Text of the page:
With the closure of the latest deal with the International Monetary Fund (IMF), Pakistan government agrees to jack up the prices of several important products. The new agreement comes with an ever-increasing squeeze on tax collection as the government ensures the revival of extenuated foreign rescue maneuvers.
Within the confines of the newly struck deal, the government has agreed to IMFs seventh and eighth reviews under Extended Fund Facility which allows Pakistan to acquire $1.1 billion. This comes with an already approved deal for the fiscal year of 2023 currently under implementation and is being overseen by the authorities strictly. This deal is the extension of the previous approval of the EFF which was confirmed on July 3, 2019. The new circumstances will result in the subsequent withdrawal of US$6.5 billion.
In the official report issued by IMF, the organization states that Pakistan, due to an excessive inflation rate and excruciating domestic demands for supplies and goods, faces an excessive burden on its economy which in return leads to an insecure juncture, by vices of which the country is eligible for procuring the aforementioned sum. The Executive Board at IMF also believes that these circumstances have links to the war in Ukraine and other factors as well.
IMF clearly states that the following tax implementations are to make certain that safe space for the mobility of debts and loans which allows both the parties to recover under good protection of the policy.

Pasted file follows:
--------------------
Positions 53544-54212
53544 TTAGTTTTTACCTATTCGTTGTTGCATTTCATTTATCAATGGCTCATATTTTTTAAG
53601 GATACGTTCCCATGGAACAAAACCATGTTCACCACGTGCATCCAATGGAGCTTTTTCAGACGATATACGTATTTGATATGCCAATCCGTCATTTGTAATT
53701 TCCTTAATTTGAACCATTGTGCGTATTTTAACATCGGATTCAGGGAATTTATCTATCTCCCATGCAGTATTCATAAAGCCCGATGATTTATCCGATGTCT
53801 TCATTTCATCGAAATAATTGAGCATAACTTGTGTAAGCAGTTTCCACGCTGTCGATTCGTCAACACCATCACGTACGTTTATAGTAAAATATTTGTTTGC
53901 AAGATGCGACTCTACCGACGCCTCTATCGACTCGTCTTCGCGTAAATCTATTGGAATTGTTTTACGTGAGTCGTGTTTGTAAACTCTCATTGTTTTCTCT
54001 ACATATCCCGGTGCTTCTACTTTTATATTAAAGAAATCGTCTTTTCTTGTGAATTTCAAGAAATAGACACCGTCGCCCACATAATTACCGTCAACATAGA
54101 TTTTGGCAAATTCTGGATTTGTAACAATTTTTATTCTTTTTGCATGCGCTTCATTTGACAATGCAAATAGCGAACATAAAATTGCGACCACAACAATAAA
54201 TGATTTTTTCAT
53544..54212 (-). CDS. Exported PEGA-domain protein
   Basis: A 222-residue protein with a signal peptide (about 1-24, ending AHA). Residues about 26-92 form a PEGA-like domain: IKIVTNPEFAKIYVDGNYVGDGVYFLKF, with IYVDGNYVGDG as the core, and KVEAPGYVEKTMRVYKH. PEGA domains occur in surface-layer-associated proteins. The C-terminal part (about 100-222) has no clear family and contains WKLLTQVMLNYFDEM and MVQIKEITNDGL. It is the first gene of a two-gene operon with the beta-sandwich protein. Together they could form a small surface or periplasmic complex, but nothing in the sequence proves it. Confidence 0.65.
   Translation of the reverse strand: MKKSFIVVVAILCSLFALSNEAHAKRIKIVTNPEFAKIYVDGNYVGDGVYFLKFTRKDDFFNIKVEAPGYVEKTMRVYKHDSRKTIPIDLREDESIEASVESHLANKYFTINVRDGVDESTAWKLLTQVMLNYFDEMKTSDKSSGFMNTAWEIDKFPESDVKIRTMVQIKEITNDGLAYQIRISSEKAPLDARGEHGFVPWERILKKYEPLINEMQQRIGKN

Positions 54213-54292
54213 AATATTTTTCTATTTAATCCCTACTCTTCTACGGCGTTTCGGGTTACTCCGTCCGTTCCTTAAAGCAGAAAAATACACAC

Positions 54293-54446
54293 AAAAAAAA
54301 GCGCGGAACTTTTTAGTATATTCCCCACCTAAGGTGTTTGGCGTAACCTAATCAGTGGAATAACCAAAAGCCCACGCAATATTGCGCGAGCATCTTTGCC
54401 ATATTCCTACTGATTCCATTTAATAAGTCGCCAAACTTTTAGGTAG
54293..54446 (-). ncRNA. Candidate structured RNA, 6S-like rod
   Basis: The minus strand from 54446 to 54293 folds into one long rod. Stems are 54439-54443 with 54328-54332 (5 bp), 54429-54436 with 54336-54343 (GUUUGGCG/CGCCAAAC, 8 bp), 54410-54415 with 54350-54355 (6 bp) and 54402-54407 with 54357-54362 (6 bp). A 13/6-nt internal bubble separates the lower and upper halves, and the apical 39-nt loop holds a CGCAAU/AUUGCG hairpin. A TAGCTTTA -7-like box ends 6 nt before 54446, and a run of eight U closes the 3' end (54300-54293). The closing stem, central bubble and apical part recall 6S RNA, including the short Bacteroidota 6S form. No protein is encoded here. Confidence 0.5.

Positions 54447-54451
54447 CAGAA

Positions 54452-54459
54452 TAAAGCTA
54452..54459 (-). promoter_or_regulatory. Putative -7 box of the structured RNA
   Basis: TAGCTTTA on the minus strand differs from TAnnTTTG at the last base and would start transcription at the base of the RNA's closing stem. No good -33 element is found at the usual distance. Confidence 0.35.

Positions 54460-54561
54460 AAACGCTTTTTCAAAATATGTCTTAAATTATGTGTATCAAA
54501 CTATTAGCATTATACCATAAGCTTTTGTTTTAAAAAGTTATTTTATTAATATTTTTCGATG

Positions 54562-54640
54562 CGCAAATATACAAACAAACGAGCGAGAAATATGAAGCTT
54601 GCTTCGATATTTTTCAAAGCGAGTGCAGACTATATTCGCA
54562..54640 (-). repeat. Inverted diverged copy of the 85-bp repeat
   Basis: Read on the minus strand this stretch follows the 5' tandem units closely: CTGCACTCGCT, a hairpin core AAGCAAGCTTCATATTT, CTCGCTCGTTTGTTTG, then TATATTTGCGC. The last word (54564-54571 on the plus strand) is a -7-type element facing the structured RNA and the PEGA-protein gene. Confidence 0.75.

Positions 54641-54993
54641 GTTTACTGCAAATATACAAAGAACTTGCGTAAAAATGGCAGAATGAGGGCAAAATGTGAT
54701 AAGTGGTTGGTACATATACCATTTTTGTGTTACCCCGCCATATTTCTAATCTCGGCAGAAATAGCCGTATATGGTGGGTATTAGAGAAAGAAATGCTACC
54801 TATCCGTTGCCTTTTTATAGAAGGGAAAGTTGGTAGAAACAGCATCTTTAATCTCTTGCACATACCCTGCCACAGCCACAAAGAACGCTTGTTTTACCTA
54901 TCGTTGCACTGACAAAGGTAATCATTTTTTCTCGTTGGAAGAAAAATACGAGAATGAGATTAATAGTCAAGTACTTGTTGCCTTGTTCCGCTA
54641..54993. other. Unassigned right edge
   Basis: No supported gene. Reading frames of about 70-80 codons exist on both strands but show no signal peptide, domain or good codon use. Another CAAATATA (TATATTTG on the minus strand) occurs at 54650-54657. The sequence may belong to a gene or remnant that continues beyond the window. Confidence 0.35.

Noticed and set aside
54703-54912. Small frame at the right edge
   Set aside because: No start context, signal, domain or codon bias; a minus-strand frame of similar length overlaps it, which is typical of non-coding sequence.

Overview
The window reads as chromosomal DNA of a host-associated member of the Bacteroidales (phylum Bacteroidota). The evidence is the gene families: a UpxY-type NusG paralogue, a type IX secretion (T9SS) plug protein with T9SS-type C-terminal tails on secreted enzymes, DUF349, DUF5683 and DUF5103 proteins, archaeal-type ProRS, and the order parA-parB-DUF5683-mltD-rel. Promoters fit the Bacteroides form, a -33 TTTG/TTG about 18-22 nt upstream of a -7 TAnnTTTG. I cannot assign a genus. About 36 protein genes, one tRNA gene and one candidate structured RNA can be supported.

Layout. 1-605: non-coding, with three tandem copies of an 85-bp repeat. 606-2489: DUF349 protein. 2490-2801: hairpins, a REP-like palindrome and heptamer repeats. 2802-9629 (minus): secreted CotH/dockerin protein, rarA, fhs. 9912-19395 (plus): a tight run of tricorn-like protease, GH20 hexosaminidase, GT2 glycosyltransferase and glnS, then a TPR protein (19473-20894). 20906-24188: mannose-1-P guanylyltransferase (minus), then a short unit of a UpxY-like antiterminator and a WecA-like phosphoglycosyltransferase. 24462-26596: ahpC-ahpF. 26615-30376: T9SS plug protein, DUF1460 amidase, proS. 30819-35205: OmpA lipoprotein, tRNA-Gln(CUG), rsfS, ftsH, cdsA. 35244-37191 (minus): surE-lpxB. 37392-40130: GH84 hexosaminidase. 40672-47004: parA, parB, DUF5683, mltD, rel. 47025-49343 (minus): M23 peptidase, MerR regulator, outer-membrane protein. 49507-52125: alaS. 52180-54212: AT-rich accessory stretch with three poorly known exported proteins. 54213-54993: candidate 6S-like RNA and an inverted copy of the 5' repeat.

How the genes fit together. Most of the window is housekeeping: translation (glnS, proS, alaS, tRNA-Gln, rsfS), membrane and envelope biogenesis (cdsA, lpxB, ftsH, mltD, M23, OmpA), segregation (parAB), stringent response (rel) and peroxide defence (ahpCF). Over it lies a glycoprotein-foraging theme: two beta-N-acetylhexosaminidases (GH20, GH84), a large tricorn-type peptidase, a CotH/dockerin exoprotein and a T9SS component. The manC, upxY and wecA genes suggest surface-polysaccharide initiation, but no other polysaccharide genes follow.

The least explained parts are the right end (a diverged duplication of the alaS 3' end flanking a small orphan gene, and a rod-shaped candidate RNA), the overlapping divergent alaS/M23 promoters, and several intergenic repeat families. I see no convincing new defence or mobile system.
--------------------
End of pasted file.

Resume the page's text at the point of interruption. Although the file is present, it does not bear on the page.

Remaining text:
The government will follow the instructions of the IMF in keeping “close oversight of the banking system”. In addition to this, the authorities will also focus on some of the undercapitalized financial institutions to catalyze the measures of keeping poverty at an arm’s length. The government promises the removal of any barricades in the smooth implementation of the budget as it claims to have removed all tariff backlogs and attached accounts.
In the sectors of power maintenance, the government is bound to renegotiate agreements with its sectors which control the exchange of power purchases with outside buyers and sellers and the organizations within the country. In addition to this, the government is liable to pay a sum of Rs855 billion to make up for spillages ahead of the election year. This step is to ensure a reliable provincial commitment to repaying the $2.253 trillion debt.
The policy goes on to point out the un-guarded back ranks in the government’s attempt to follow the instructions given by the IMF, which demand a tight oversight of the program and fiscal targets as signified within the agreement.
Previously the government, under the prior agreement, was to extract a sum which under the new agreement will rise to new heights as it is now going to recover Rs785 billion which is Rs120 billion higher than the previous target. The resultant taxes will be applied to tax consumers i.e. the general public. IMF reports have demanded detailed statements regarding the government’s efforts to get ahead of the corruption problem in the country from the National Accountability Bureau (NAB). This anti-corruption crackdown in the government institutions will restore trust relations between the government and IMF. The upside to this agreement is that the government will now be forced to have its civil federal servants under constant audit_ the families of these servants including themselves will be subjected to a thorough investigation of any excess or suspicious assets within the country or abroad. It includes civil servants from Basic Pay Scale 17 to 22.